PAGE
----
Another bank is coming to town.
First Tennessee Bank, which announced plans earlier this year to expand into South Carolina, is seeking permission to open its first branch in the Charleston market.
The lender is leasing space on the first floor of the Motley Rice law firm headquarters at 28 Bridgeside Blvd., near the entrance to Patriots Point. The Memphis-based bank hopes to have the branch up and running within 90 days.
The office will take deposits and offer other basic banking services, but, unlike most newcomers to the local market, First Tennessee won't be chasing traditional walk-in retail business.
The bank also has no immediate plans to bulk up on branches. Instead it will target wealth management, private banking services and commercial loans, said Rotcher Watkins, senior vice president.
"First Tennessee has had various relationships in Charleston and in South Carolina for many years," he said Friday. "Based on the reception we've received and the great business we've been able to get, we want to expand on that, get closer to the community and build a better network in the market."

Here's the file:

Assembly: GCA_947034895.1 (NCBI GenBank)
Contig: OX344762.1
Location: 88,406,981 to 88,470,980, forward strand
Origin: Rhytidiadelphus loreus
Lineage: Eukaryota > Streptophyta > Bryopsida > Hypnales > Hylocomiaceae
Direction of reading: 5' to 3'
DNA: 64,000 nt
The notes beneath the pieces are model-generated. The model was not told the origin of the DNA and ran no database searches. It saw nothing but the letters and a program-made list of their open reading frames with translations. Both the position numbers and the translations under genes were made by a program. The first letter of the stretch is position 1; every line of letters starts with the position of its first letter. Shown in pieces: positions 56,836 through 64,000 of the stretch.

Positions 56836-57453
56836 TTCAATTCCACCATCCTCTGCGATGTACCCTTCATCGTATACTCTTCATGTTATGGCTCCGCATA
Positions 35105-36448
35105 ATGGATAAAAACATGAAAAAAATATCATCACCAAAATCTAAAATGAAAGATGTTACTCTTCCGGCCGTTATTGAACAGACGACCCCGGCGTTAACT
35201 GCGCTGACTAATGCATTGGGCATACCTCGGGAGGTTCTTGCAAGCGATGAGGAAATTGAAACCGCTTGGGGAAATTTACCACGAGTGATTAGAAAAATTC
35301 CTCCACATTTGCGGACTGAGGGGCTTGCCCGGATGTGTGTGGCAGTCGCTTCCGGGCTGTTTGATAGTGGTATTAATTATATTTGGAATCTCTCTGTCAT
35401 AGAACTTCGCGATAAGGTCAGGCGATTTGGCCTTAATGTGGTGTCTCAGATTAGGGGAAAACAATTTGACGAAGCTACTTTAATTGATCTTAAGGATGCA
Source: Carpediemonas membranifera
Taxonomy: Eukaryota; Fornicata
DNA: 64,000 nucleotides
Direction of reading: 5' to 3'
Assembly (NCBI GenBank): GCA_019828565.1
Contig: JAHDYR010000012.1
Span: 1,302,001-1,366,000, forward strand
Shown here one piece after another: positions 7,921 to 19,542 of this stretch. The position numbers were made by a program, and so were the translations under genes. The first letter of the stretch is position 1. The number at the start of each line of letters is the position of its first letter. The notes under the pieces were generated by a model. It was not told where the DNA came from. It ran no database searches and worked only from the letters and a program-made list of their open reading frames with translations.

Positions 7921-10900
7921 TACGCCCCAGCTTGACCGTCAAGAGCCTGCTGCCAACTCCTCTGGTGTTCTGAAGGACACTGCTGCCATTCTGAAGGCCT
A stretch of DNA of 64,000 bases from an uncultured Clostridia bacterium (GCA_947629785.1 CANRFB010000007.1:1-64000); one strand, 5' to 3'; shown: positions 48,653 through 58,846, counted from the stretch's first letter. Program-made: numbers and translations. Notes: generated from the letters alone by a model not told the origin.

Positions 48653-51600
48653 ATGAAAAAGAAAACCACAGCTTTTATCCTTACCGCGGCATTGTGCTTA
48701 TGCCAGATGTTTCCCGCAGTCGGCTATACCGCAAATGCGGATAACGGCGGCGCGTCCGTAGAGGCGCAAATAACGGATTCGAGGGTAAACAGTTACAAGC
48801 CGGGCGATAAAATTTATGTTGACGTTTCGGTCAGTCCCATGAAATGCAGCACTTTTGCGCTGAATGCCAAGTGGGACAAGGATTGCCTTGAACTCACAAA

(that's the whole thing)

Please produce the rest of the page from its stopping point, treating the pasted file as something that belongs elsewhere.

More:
First Tennessee has hired three veteran local bankers to open the office: B. Allston Moore III, formerly of First Citizens; Andy Thomas, who had been with First Federal; and Shelly Clark, who previously was with TD Bank.
"Our strategy was primarily built around finding the right people in very attractive cities or locations that would fit well with First Tennessee," said Watkins, who's based in Charlotte.
The bank announced plans in March to expand its mid-Atlantic division into markets with above-average growth prospects in the Carolinas, Florida and Virginia.
The bank is bullish on Charleston partly because of the demographics, the port and Boeing Co.
"There's just a lot of business and economic activity going on," Watkins said.
First Tennessee, which has assets of $25 billion and about 180 branches, marks its 150th anniversary next year. It's owned by First Horizon National Corp.
Contact John McDermott at 937-5572.
Notice about comments:
The Post and Courier is pleased to offer readers the enhanced ability to comment on stories. Some of the comments may be reprinted elsewhere in the site or in the newspaper. We ask that you refrain from profanity, hate speech, personal comments and remarks that are off point.